Thank you for
agreeing to be interviewed for the blog.
Can you tell us
how you first decided to be a writer?
Like many of us, I read and wrote
copiously as a child – everything from rambling sagas to poetry, to keeping a
diary while on holiday. I was always
scribbling. I remember swinging off the monkey bars in the playground at
primary school and telling my best friend, ‘I’m going to be a writer!’ Later I
felt I’d made myself a hostage to fortune because, even then, I had a vague
idea it was both a precarious and difficult path to follow.
After I did an English degree, I went
through a phase of never wanting to write another word again! (thank you, F R
Leavis!). Plus, having bills to pay, I trained as a PA. But gradually the
‘decision’ to write crept up on me again. I started staying late at work to
write short stories, as I didn’t have a computer at home, sending them to
magazines and gaining enough success to inspire me to continue. I was living in
Holland by then so I also began to research and write articles on my life
abroad, selling them to expat magazines and supplements. Still unsure I was a
bona fide ‘creative’ writer, I returned to the UK to train as a journalist and
started working on women’s magazines. The two kinds of writing continued to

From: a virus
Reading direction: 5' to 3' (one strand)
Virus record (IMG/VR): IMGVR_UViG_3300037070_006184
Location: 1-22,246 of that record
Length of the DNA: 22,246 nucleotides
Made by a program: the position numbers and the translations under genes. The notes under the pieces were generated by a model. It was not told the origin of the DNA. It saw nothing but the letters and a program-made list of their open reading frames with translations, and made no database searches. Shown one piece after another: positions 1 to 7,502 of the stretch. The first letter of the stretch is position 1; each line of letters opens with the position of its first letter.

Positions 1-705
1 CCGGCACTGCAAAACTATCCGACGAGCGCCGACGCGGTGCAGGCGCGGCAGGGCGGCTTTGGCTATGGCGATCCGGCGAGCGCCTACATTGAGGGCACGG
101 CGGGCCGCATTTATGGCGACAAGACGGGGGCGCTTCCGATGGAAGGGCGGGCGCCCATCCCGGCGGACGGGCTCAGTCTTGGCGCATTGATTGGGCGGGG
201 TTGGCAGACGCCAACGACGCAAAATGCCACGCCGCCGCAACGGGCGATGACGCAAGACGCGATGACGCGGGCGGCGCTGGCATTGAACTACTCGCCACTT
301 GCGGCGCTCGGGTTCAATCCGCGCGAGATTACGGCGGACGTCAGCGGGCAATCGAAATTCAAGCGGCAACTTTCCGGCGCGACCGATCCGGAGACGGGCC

exist side by side and even complement each other. 
You are well known
as a short story writer. Why did you decide to start with short fiction rather
than dive straight into novel writing?
Having stopped writing for a while after
my degree, I wanted to feel my way back into written expression. I also think
that my journalistic training gave me a natural bent towards telling a story in
a succinct form. Over time, and as I wrote some ‘long’ short stories, I became
more comfortable with experimentation and expansion. A lot of writing (as I
understand it from my interest in its therapeutic benefits) is about giving
yourself permission to push beyond boundaries, however subconsciously
At what point in
your writing life was your first novel published?
I had sold several hundred short stories
and a similar number of articles, when I began to consider challenging myself
with a longer form. I finished Hush Hush
with no clear idea of what to do with it – part of my writing process was
probably cathartic – but found a publisher quite quickly. Luckily I’ve always
been a realist, so I didn’t assume I’d ‘cracked’ it and could now look forward
to fame, fortune and M&M riders all the way – but having the novel
published gave me the confidence to continue with the form. 
What gave you the
inspiration for the novel?
Facing personal upheaval in my life, I
began to pour onto the page how a fictional character might cope with a big
challenge: in Angela’s case, being widowed and needing to reboot her life, all
the while unaware of secret undercurrents affecting events – hence the book
title, Hush Hush. Writing her story
was liberating because Angela wasn’t bound by the restrictions of my own
circumstances; she could develop in any way I allowed her to. At the same time,